March 3rd, 2012


On Writing

Kristin Hersh on song writing, but it applies precisely to my writing process:

"If I don't turn ideas into songs, they can get stuck in me and make me sick," she said in a 1995 interview with AOL's Critics' Choice electronic music magazine. "That's the way a song hits you right here, right here [she motions to the heart and gut] instead of in your brain because the words themselves are all real sweaty, color, action words, so they just go bangbangbang. They're not supposed to make you think and try to figure out some puzzle. People think that I'm trying to trick them, that I have some thing I could write down and I haven't done it and I've just given them a bunch of poetry instead. I find it to be the clearest way to talk. It's like the way little kids talk because they have no filler words and no overriding thoughts to color your impression of what's happening in a song."

We Made Pictures Out of Words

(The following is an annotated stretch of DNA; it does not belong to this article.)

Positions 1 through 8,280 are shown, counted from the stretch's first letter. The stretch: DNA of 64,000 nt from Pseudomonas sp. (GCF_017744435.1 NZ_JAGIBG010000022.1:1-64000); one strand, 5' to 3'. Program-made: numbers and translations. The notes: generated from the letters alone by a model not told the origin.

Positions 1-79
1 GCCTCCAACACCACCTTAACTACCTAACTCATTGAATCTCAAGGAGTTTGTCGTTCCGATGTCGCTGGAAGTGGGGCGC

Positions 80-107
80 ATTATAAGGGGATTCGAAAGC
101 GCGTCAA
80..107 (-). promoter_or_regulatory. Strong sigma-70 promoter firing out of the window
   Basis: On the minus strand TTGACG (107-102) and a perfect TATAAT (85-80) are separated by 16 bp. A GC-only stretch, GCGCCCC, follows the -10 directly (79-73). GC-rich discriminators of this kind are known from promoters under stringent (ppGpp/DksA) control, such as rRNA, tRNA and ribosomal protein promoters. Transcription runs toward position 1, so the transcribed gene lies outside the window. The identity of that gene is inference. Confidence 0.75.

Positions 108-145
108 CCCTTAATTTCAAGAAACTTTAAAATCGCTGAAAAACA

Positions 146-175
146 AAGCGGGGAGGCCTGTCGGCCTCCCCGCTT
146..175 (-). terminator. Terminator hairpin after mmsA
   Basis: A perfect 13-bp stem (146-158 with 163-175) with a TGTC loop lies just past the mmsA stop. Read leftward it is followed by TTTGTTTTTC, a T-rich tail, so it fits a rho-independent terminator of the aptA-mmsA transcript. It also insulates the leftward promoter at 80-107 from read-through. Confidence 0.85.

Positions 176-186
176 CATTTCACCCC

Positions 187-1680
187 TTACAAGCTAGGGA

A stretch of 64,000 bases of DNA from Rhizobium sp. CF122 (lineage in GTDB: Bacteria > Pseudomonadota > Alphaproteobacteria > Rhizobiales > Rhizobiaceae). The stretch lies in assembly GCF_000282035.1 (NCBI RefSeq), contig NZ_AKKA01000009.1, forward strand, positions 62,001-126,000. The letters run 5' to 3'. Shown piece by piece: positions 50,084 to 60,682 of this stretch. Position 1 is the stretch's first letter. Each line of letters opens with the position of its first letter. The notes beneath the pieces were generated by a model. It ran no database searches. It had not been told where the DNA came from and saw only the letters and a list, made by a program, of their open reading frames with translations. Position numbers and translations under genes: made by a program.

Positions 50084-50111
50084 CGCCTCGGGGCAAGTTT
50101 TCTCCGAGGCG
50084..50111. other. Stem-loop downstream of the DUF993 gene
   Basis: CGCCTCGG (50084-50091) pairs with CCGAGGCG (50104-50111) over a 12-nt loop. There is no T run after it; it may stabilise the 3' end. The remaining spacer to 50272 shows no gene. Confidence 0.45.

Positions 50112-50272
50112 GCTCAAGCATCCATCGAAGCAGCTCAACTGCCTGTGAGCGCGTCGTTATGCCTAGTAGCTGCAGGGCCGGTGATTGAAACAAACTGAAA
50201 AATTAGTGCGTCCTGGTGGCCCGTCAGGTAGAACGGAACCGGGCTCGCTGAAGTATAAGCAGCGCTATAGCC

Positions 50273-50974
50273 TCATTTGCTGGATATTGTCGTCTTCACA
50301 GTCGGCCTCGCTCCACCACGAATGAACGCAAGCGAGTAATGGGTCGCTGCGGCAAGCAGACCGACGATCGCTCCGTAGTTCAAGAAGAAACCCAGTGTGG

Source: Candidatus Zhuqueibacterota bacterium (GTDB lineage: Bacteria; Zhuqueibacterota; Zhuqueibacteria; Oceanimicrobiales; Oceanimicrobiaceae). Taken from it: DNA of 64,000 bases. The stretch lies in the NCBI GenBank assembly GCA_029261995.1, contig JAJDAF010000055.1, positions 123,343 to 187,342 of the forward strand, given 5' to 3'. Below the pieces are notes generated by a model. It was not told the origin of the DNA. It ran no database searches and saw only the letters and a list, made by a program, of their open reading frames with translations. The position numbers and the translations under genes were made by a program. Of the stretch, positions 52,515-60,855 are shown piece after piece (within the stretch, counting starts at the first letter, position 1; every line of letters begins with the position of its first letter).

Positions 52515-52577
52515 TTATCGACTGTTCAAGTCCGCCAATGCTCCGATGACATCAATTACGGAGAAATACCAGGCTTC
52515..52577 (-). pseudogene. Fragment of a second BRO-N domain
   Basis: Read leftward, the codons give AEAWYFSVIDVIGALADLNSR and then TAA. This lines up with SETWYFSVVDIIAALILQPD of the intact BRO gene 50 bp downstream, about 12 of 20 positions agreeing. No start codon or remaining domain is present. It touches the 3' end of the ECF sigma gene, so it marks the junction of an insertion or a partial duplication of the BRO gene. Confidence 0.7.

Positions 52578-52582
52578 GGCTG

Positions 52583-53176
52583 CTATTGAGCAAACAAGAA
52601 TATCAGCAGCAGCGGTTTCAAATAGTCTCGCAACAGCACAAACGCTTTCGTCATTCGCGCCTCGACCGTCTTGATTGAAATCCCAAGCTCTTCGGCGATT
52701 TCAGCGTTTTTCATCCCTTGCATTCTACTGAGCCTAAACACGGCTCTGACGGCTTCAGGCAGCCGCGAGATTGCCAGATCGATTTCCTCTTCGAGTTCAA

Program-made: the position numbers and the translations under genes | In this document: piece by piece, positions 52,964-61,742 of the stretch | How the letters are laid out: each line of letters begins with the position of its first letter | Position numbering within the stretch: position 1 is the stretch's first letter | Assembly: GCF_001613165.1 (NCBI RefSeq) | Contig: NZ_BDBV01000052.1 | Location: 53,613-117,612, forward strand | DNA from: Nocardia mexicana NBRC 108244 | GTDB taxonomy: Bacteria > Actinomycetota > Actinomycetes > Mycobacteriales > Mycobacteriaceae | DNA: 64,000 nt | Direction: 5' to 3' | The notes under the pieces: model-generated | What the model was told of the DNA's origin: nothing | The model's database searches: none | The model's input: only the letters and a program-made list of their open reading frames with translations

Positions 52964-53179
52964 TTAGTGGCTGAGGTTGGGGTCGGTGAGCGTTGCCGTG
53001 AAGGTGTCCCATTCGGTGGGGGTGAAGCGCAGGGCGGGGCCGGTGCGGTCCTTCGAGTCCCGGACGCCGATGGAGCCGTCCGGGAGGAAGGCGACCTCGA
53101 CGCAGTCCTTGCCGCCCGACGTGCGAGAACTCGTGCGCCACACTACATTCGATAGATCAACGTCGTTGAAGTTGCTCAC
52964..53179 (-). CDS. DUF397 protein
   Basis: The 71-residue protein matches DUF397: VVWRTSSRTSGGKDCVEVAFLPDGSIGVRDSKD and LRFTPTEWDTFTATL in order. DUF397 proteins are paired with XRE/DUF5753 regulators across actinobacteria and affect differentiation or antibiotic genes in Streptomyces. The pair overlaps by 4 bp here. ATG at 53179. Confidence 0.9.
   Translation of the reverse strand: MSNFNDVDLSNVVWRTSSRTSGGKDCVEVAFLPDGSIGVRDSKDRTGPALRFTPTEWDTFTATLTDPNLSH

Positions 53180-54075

As of about half an hour ago, and thanks to Christopher Lee Wilde, the full-length trailer for The Drowning Girl: A Memoir went live, and the somewhat revamped website. Two days (and some spare change) early. And the trailer is beautiful.

My thanks (and sorry, too tired for LJ code just now) to all the people who donated to the Kickstarter, to Kyle Cassidy and Brian Siano, to Sara Murphy, Nicola Astles, and Dani Church, to Ryan Anas and Geoffrey Goodwin and Spooky, and to Michael Zulli (for his beautiful art) and A Whisper in the Noise/West Thordson (for the exquisite music). We worked on this for four and a half months, and it cost ~$4,000, and I hope all that shows. Many hours of film made into 2:36 minutes of trailer. I am amazed. Oh, and thanks to me, too, because I wrote the damned book.

Oh, also. If you click through to the old page for The Red Tree, you can now, finally, after two years, see a fragment of the unfinished trailer for that book (oh, how we tried and failed!).

By the way, if you want to see the trailer BIG, just click through to YouTube, then go fullscreen.